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Jackson County’s Farm City Day growing every year Featured

Jackson County’s Farm City Day growing every year

This is the 44nd Annual Jackson County Farm City Day on Friday, with the first one was held in 1973.  The idea arose for a Farm City Day from a growing nationwide movement. It was the latest thing in rural chamber of commerce organizations, to enlist the aid of the county extension, or county agriculture agents, in creating a celebration of agribusiness that everyone could participate in and enjoy.  There are Farm City days held all over the US, always during the week sometime in November, prior to Thanksgiving.

Woodrow “Coonbottom” Glenn, who served as extension director for Jackson County from 1950 to 1975 was close to retirement but was key in putting the initial Farm City Days together.  Although the late Mr. Glenn was retiring when the Farm City day was just beginning, he could be seen at the annual event for decades afterwards—cooking, serving, speaking at the podium and socializing.  Initially, the Farm City celebration was the biggest event in Jackson County, especially the evening cook-outs at the Agriculture Center on US 90 West. Hundreds of people from scores of civic groups prepared the food and baked the cakes and put on the event. More than 1,000 attended the first event in 1973, held at the Armory prior to it moving to the Agriculture Center next door.  

Coonbottom and his successor from 1975 to 1985, Leonard Cobb, put together and selected the Farmer of the Year Awards, as does Doug Mayo and his office today.  Other founders of the local event were Robert Earl Standland, Daun Crews and Charlie Brown.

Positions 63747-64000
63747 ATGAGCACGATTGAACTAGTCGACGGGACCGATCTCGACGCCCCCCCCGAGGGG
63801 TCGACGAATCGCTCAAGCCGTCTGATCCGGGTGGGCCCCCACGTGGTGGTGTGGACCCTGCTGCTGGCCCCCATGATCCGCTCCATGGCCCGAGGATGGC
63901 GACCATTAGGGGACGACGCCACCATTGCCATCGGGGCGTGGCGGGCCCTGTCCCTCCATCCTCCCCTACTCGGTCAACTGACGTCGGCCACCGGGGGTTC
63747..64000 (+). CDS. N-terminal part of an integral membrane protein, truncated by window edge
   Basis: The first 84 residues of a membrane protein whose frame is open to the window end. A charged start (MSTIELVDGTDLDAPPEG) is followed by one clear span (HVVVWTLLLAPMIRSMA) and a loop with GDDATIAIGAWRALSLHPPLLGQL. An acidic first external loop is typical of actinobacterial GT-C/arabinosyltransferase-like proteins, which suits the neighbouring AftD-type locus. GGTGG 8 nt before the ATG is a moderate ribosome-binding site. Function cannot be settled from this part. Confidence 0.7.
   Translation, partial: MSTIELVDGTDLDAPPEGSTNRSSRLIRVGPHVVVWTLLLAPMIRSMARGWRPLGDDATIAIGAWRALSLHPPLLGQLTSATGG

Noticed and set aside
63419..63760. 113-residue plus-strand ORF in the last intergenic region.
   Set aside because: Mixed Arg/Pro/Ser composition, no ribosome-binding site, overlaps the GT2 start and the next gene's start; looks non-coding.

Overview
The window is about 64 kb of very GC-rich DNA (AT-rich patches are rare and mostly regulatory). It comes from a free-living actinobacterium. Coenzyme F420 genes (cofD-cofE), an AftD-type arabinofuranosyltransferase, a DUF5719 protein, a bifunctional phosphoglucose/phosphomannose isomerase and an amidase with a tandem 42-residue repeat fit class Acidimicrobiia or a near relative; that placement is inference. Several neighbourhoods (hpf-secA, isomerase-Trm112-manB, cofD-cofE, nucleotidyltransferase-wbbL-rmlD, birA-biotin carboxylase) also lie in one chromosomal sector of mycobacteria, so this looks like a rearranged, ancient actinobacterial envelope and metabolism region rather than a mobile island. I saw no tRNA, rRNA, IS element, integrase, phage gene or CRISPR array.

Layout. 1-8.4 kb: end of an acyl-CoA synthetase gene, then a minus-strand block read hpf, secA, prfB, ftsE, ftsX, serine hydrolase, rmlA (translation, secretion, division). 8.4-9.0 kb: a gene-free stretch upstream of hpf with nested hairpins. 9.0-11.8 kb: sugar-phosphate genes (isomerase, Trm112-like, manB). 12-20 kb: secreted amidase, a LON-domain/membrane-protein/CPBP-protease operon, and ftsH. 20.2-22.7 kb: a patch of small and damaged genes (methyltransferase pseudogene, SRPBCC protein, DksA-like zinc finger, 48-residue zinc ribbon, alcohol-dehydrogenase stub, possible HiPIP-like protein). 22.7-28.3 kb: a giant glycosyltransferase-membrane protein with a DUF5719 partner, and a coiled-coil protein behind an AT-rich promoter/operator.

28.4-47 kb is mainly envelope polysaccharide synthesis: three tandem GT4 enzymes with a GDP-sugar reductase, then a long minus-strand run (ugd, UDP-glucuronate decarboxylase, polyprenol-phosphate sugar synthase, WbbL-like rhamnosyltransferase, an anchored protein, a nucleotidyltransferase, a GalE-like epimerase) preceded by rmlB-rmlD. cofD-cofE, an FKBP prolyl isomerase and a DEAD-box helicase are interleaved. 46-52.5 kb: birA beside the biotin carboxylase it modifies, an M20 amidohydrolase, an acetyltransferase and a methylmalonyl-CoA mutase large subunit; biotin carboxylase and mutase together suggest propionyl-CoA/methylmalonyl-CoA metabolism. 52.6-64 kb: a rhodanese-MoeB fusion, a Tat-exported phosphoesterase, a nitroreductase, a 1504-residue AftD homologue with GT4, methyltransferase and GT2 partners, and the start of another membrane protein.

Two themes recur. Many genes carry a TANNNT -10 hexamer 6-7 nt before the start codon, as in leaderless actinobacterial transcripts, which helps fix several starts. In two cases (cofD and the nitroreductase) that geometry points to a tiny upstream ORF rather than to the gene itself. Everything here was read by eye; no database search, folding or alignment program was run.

The event was revitalized in 2006 by a move that was at first unpopular among many of the older fans.  The nighttime banquet that was the source of most of the work was ended by Chamber of Commerce President Art Kimbrough and became a breakfast instead—at 7 o’clock in the morning, on a Friday.  Kimbrough also had the chamber takeover the event, relieving the special committee of the rest of its burdens.  

Critics predicted that those changes would surely doom the event but they did not and in the following years it was shown that the changes probably saved the event.  Recently, the banquet room at the Agriculture Center on Penn Avenue has been packed every year with 350 to 400 as the show goes on—and it has become better since last year.  Two years ago, the event was moved to Rivertown Community Church for the breakfast with the remainder of the events being held elsewhere.  The top producers for corn, cotton, hay, and peanuts will be recognized along with many other accomplishments by our agricultural industry in Jackson County.  The 2017 Outstanding Farm Family will be recognized also.  

Activities throughout the two-day event include an antique tractor drive, a display of tractors at Madison Street Park, a parade of tractors, lawn mower pull, antique tractor pull, various booths and vendors will be at the agricultural center. 

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